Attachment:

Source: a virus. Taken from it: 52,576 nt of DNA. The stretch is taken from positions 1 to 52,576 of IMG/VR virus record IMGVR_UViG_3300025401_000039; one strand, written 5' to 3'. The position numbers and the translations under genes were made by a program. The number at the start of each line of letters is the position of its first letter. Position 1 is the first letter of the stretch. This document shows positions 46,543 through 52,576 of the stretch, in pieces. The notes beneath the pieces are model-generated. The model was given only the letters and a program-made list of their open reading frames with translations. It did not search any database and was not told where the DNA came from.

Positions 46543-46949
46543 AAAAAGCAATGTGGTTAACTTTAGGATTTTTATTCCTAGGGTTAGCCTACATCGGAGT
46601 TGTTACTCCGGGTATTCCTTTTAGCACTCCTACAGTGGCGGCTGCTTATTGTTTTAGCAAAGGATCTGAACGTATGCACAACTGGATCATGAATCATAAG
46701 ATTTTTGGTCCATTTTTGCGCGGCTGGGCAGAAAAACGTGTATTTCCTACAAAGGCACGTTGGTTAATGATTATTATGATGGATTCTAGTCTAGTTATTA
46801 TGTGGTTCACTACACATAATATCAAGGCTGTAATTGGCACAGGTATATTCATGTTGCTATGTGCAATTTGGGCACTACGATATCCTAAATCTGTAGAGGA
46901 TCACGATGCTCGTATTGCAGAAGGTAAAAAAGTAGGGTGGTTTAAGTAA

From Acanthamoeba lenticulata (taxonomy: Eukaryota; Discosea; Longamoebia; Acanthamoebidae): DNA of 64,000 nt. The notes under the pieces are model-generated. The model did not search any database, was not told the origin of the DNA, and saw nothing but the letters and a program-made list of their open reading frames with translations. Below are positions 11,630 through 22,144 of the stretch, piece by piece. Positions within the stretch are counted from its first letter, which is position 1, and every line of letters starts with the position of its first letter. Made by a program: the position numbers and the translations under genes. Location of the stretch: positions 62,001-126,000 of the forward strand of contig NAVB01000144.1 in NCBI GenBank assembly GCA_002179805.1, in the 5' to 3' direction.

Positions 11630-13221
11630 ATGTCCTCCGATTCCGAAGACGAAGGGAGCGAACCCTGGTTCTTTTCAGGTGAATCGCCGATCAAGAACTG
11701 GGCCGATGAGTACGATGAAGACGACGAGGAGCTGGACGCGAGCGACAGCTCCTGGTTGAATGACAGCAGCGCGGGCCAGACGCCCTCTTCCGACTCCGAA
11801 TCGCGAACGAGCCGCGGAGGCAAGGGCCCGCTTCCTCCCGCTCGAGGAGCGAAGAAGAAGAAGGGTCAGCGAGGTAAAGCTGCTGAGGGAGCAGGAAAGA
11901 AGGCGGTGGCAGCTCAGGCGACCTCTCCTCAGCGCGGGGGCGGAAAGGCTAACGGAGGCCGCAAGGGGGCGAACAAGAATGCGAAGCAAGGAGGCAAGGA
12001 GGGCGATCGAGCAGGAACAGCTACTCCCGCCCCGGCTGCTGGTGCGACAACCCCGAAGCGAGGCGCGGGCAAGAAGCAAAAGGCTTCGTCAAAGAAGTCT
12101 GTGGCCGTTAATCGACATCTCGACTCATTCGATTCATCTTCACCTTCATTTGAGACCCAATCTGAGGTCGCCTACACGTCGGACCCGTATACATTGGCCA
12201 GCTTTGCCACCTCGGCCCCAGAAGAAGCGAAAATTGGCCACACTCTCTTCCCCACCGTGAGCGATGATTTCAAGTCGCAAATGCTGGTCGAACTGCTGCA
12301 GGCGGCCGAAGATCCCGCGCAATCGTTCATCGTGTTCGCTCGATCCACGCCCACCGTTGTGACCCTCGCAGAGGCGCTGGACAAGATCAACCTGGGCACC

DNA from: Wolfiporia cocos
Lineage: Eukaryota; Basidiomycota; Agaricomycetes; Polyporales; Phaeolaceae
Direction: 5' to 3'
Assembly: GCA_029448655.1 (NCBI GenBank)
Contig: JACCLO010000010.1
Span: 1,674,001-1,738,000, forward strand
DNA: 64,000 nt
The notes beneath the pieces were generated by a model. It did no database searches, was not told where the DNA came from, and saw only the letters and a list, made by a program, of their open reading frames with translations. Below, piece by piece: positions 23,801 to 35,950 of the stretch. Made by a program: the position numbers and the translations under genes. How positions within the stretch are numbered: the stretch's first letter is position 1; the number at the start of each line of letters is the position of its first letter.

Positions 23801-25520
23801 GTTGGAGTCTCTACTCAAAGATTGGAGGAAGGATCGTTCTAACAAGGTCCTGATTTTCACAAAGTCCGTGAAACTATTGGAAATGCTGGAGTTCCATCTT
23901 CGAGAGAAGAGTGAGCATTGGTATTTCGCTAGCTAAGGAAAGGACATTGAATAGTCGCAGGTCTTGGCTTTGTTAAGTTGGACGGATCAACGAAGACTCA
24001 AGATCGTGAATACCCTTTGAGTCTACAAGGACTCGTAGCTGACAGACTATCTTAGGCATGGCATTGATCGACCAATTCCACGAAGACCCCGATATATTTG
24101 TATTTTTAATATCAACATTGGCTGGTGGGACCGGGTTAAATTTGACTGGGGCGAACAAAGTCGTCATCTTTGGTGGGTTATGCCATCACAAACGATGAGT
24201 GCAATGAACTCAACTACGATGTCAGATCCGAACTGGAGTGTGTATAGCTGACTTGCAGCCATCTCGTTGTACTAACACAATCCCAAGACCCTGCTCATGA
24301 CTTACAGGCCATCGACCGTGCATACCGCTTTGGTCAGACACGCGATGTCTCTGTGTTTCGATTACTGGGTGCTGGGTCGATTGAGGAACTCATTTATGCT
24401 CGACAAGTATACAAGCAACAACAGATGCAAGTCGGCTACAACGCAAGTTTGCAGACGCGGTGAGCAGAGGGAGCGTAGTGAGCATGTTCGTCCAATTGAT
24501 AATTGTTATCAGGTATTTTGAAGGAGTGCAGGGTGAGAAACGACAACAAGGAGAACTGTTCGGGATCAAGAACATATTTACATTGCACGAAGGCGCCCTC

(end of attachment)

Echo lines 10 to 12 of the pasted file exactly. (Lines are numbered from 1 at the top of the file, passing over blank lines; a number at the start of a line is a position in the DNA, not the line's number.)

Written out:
11630 ATGTCCTCCGATTCCGAAGACGAAGGGAGCGAACCCTGGTTCTTTTCAGGTGAATCGCCGATCAAGAACTG
11701 GGCCGATGAGTACGATGAAGACGACGAGGAGCTGGACGCGAGCGACAGCTCCTGGTTGAATGACAGCAGCGCGGGCCAGACGCCCTCTTCCGACTCCGAA
11801 TCGCGAACGAGCCGCGGAGGCAAGGGCCCGCTTCCTCCCGCTCGAGGAGCGAAGAAGAAGAAGGGTCAGCGAGGTAAAGCTGCTGAGGGAGCAGGAAAGA